Understand your amnesia symptoms with Buoy, including 7 causes and common questions concerning your amnesia.
You're rushing out the door to an important meeting when suddenly, you feel like you forgot something. No matter how hard you try, you can't remember what it was. Sound familiar? Anyone's memory can be fuzzy, but when you start to forget more and more, amnesia is possible. There are several kinds of amnesia, all with different causes. It can be temporary or permanent, and you may experience partial or total memory loss. Some have trouble remembering the past, called retrograde amnesia, while others can't retain new information, called anterograde amnesia .
Common characteristics of amnesia
Amnesia symptoms depend on its type and cause but may include the following.
- Memory loss
- Not being able to recognize faces and places
- Inability to process or store new information or memories
- Generation of false memories
- After recovery, people have no memory of their amnesia episode
If being forgetful happens more often than expected, it's time to see a physician and rule out a serious underlying medical condition. If your episodes are infrequent, however, there are treatments available.
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Amnesia causes and conditions
Causes of amnesia can be broken down into three main groups — neurologic causes, lifestyle causes, and medical conditions. The following details may help you better understand your symptoms and if and when you should see a physician.
Direct injury or stress to the brain can result in amnesia.
- Brain damage: Damage to the brain, especially on the hippocampus, can affect memory. This part of the brain can be compromised if there is a lack of oxygen for a prolonged amount of time.
- Stress or trauma: Whether you experience physical trauma, injury, or witness a stressful situation, amnesia is possible. Amnesia explains why some people in car accidents never remember the ordeal.
The following habits can result in temporary amnesia.
- Alcohol: Drinking excessive amounts of alcohol can cause amnesia.
- Vitamin B12 deficiency: Amnesia can be due to pernicious anemia or lack of vitamin B12. Vitamin B12 helps maintain healthy nerve cells and a decrease in its level can cause amnesia.
- Hypothyroidism: A less active thyroid gland is said to cause forgetfulness and other memory issues.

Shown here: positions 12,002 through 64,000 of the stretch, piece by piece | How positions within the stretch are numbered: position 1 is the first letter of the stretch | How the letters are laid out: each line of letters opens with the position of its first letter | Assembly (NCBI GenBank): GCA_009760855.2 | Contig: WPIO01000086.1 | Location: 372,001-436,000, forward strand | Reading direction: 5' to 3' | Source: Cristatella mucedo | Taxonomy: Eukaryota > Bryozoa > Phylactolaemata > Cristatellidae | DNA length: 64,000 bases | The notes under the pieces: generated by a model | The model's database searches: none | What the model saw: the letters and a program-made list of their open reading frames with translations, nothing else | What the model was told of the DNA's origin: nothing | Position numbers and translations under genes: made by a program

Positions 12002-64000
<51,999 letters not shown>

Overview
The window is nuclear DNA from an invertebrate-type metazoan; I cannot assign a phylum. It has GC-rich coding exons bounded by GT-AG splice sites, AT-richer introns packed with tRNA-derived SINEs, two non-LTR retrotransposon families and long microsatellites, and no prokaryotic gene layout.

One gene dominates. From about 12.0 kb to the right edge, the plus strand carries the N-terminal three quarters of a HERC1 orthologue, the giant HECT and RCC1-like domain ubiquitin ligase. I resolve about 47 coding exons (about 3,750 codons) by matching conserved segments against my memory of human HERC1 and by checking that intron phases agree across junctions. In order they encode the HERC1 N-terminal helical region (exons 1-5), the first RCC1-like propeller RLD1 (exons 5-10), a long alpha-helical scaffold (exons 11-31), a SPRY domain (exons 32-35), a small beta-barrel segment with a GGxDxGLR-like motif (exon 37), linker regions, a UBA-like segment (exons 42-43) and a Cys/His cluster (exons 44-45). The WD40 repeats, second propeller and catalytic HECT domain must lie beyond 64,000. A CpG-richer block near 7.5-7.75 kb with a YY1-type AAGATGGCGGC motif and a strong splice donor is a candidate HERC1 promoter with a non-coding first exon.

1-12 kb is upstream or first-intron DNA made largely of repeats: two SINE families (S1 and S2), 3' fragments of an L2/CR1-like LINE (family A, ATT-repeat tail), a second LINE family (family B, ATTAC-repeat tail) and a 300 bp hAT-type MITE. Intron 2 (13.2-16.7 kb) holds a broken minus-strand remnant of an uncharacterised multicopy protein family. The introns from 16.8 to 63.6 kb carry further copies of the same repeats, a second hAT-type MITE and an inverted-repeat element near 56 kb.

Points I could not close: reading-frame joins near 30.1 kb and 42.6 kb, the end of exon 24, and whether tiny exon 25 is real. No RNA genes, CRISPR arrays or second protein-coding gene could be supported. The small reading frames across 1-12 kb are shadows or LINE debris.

- Medications: Common medications given to people for surgery, like anesthesia, are believed to cause amnesia. Benzodiazepines are also linked to amnesia.
Remember that amnesia is a broad condition. Try to ask a family member or a friend to record your episodes of forgetfulness and share this information with your physician. Amnesia can be frightening if you forget your identity or your surroundings, known as transient global amnesia. It has no known cause or cure and usually resolves within hours; however, you will still need support from friends or family if you are known to have these episodes. Seek immediate medical attention to rule out causes of global amnesia such as stroke or seizures.
7 possible amnesia conditions
Traumatic brain injury
Traumatic brain injury (TBI) happens when a bump, blow, jolt, or other head injury causes damage to the brain.
Top Symptoms: new headache, irritability, clear runny nose, vision changes, general numbness
Symptoms that always occur with traumatic brain injury: head injury
Urgency: Emergency medical service
Acute stress disorder (ASD) is a psychological condition caused by trauma, especially by any violent attack such as robbery, assault, or combat. "Acute" means that clear symptoms appear within days of the traumatic event. Most susceptible are those with a previous history o...
Alzheimer's disease is a progressive neurological disorder that slowly destroys memory and the ability to think clearly. As symptoms worsen, patients are often unable to perform basic tasks.
Top Symptoms: trouble sleeping, forgetfulness, anxiety, aggression or confusion, anxiety, irritability, depressed mood
Symptoms that always occur with alzheimer's disease: forgetfulness, anxiety, aggression or confusion
Urgency: Primary care doctor